“We take the research and turn in into education and outreach which will create change,” says LaVoi.

    She is not stopping anytime too soon.

    “I will continue to do what I’m doing,” says LaVoi. “I just really think it is so important… My job is my passion. If you identify what you’re good at and find a career where they intersect, that is where the magic happens.”

    Although her job is her passion, she feels very strongly about balance in life. She does yoga, enjoys reading and painting rocks, anything outside including golf, walking and biking. And just maybe, you can find her on the tennis court as a reminder of where it all began.

    Interested in learning more about women in sports? Read LaVoi’s blog.

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  • Nate Nelson - Apollo 1998

    Posted by Communications Department on 6/26/2018

    Nate Nelson Nate Nelson, a 1998 Apollo High School graduate, majored in history and minored in ancient Greek while attending St. John’s University. He loved history, but after graduation realized he didn’t want to teach the subject. Instead, he turned to his other passion, debate, and attended law school at the University of Minnesota to obtain his law degree.

    “I’ve always been fascinated with politics,” explains Nelson. “I loved to argue with my dad (an attorney), but I didn’t want to be like him . . . apparently he was more influential than I thought!”

    Completing his law degree, Nelson began clerking for United States Federal Judge, Janis Graham Jack, in Texas. He enjoyed the work and continued on to the Federal Court of Appeals Third Circuit where he clerked for Judge Maryanne Trump Barry (President Trump’s sister). After moving back to Minnesota, Nelson clerked for Associate Justice of the Minnesota Supreme Court, Alan Page, Judge Wilhema Wright of the United States District Court for the District of Minnesota and Judge Christopher Dietz.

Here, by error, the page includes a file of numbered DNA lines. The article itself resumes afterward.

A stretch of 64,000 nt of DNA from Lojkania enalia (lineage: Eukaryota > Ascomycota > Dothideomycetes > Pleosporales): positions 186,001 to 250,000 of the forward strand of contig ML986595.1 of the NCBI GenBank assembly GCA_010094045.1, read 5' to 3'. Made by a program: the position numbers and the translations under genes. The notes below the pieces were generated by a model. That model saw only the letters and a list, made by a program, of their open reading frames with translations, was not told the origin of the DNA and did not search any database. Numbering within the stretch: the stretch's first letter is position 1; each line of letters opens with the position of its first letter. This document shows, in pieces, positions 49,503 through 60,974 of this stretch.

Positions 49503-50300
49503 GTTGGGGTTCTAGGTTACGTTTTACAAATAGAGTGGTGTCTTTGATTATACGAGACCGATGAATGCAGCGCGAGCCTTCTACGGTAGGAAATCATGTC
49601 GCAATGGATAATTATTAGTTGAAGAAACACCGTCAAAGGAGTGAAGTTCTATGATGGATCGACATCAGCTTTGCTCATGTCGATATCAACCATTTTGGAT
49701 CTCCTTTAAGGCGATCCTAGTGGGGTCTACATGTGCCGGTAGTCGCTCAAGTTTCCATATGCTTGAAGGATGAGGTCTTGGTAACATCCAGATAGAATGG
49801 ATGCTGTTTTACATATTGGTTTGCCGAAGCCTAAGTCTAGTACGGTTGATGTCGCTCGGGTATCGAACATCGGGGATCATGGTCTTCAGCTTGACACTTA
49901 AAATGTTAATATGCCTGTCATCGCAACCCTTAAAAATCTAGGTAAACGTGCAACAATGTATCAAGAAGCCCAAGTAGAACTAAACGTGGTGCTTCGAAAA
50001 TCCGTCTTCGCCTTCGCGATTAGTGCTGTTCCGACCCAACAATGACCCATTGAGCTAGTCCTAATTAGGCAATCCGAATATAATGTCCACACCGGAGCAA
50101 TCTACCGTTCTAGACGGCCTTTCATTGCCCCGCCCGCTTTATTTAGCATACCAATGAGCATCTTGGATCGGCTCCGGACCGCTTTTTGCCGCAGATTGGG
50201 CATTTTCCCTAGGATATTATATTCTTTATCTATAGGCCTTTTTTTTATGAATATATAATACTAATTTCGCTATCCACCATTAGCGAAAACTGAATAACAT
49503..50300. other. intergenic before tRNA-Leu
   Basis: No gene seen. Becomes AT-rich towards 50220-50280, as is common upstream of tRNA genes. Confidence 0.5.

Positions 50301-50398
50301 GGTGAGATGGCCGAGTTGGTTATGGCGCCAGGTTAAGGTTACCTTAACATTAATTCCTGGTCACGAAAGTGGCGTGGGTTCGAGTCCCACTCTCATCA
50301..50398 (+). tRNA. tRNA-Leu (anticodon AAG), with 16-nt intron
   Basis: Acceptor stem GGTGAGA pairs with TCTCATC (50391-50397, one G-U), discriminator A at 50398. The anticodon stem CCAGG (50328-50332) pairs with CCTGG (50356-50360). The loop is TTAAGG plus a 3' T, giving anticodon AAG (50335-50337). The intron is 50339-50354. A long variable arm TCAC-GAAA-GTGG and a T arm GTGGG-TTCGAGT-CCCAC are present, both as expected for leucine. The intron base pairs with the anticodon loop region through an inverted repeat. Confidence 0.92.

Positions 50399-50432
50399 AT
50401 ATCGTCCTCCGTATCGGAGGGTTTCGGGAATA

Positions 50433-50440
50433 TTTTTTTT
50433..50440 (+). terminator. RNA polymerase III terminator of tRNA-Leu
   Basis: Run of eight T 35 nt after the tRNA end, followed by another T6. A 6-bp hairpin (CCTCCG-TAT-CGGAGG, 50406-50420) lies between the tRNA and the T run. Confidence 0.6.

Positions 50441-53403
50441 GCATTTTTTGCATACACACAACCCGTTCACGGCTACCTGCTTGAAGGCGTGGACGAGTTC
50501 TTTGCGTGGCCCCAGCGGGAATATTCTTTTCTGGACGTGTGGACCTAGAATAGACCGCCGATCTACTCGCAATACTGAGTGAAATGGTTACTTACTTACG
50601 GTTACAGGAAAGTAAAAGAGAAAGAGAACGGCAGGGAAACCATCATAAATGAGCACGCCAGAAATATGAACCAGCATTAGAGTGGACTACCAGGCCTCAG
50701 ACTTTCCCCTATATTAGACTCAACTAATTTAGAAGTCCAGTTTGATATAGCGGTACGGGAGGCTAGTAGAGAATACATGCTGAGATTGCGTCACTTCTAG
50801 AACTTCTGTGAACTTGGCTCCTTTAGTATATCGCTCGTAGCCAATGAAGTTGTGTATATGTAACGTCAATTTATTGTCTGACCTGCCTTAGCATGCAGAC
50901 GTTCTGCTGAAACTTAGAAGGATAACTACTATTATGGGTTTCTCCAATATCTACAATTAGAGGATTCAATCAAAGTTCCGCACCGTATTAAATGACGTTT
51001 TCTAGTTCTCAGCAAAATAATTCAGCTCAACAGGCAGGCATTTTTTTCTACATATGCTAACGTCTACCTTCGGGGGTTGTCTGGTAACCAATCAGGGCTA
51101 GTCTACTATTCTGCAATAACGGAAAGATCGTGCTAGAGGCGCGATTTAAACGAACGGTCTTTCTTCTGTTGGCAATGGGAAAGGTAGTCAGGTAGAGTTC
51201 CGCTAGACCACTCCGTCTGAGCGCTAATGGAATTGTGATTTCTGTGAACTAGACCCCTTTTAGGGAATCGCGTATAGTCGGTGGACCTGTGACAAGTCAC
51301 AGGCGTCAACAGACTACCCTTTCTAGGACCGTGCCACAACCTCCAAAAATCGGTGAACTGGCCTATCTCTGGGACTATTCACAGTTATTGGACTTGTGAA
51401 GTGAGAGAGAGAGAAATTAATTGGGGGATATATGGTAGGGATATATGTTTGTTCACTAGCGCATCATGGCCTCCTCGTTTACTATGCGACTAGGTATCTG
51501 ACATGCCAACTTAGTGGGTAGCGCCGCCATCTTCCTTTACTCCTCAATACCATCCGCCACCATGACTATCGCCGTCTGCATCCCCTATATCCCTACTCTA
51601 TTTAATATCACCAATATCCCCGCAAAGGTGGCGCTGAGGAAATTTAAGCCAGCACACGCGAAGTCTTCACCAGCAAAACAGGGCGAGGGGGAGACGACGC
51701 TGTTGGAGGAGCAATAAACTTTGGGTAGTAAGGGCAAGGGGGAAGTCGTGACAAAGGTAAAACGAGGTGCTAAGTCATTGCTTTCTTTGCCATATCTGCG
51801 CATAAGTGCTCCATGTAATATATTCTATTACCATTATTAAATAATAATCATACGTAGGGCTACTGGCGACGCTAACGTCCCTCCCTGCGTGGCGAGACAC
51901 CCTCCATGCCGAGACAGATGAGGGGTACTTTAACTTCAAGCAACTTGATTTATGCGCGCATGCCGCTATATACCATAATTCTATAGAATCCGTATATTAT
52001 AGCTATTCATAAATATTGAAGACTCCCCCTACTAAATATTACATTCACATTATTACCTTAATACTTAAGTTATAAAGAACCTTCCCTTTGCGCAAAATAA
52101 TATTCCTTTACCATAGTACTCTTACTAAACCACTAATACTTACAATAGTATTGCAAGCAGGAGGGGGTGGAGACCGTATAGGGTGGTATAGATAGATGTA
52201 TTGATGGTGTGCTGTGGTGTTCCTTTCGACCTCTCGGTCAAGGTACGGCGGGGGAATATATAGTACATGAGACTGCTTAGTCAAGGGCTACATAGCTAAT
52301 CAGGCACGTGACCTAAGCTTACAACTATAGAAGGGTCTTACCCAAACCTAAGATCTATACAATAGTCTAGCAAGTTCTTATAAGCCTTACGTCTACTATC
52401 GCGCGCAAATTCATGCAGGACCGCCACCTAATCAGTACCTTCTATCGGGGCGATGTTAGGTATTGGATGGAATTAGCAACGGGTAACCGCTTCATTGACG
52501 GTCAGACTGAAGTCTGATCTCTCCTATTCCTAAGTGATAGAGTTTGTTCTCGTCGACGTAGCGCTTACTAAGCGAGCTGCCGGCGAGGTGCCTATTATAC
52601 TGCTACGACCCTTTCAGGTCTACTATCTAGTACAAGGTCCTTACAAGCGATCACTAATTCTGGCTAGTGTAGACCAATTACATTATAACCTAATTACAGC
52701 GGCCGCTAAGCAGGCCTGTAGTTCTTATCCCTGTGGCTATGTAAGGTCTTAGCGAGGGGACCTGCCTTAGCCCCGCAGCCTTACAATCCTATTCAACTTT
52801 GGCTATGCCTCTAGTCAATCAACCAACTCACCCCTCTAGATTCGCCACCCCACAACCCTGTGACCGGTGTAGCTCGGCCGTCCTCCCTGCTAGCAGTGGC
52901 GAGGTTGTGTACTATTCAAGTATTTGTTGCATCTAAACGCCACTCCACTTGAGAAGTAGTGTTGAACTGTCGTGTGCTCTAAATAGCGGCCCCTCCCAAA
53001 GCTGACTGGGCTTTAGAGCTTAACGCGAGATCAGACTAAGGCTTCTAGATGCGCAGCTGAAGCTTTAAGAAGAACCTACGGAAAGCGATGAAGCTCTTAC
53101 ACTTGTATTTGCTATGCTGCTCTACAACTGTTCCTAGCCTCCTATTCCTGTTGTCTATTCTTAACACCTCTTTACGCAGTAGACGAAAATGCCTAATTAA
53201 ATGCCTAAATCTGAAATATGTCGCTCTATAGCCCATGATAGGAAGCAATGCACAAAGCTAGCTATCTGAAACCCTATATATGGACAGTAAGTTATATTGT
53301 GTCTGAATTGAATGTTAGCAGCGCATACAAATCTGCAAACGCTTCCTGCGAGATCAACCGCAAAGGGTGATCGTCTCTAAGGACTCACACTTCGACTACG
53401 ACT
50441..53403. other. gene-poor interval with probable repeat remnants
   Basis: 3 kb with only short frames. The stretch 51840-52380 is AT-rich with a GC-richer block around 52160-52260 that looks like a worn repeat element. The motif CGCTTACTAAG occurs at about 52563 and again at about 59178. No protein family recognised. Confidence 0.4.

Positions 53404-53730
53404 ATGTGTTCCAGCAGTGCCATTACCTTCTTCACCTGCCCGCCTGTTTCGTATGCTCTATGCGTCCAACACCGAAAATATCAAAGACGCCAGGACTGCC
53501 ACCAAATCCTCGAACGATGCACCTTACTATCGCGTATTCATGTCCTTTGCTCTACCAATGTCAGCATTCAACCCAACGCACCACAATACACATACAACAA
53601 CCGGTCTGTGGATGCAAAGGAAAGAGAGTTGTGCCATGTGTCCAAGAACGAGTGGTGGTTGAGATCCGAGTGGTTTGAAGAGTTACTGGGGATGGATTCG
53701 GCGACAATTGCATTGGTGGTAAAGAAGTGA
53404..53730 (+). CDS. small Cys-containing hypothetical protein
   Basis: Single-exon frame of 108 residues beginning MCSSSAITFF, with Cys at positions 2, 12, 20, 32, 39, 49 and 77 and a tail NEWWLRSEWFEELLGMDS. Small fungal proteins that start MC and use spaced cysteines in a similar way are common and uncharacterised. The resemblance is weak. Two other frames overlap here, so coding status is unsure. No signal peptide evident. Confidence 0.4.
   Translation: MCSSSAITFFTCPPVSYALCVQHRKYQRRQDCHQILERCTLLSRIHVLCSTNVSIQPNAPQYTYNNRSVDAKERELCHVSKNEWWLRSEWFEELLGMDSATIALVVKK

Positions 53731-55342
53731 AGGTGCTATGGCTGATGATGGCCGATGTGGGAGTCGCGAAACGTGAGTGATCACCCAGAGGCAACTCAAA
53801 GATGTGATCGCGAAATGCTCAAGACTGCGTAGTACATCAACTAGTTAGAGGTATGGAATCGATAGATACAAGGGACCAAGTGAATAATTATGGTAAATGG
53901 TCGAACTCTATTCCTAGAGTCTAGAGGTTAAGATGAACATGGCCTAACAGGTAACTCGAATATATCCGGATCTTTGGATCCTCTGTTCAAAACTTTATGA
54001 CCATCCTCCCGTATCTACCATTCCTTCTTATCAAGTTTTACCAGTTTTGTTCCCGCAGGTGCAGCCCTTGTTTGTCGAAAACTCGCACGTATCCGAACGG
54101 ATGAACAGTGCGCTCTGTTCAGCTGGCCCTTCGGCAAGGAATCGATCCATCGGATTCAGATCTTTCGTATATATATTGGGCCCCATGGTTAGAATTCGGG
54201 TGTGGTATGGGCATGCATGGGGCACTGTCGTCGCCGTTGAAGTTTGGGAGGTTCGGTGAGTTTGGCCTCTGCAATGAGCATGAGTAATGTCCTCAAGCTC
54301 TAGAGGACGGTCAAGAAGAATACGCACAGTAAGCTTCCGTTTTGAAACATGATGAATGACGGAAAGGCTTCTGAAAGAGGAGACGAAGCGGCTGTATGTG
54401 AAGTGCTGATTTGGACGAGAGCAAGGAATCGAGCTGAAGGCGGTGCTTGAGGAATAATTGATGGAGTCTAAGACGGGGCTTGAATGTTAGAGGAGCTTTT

“Working for judges you handle all sorts of cases,” says Nelson. “Clerking really gives you a taste of all of it.”

    After working for a law firm for a number of years, Nelson became a federal prosecutor. He’s been an Assistant United States Attorney for the last three years. The majority of his prosecution cases have been drug, firearm or violent crimes.

    “Being a prosecutor is a duty to not just try cases but to do the right thing,” says Nelson. “I have discretion in who and how to prosecute.”

    He feels that his current job is challenging.

    “There are a lot of new things to learn,” he explains. “I still feel like I’m learning. In five years, I still hope to be doing this type of work. There is plenty of room to grow in this field.”

    He credits several of his District 742 teachers for his passion for law as well as his commitment in “doing the right thing.”

    His Madison Elementary teacher, Juel Dragland, was influential at an early age.

    “I loved the amount of personal care and attention that he gave students,” says Nelson. “I was new to the District. He always took the extra time to make sure that I was doing well.”

    He praises his semantics teacher, Mark Mortrude at Apollo, for instilling his love of learning, reading and literature.

    Of course his mock trial coach, John Wertz, also played a big role.

    “He got me interested in the courtroom setting,” says Nelson.

    To be an attorney, Nelson believes you need to be curious and have an open mind, enjoy the idea of exploring new ideas and viewpoints and love to read, read, read.

    “So much of law is reading,” he maintains.

    He even advises reading anything as much as possible to increase reading comprehension.

    The courtroom is where Nelson loves to be. In the future, he may consider the bench.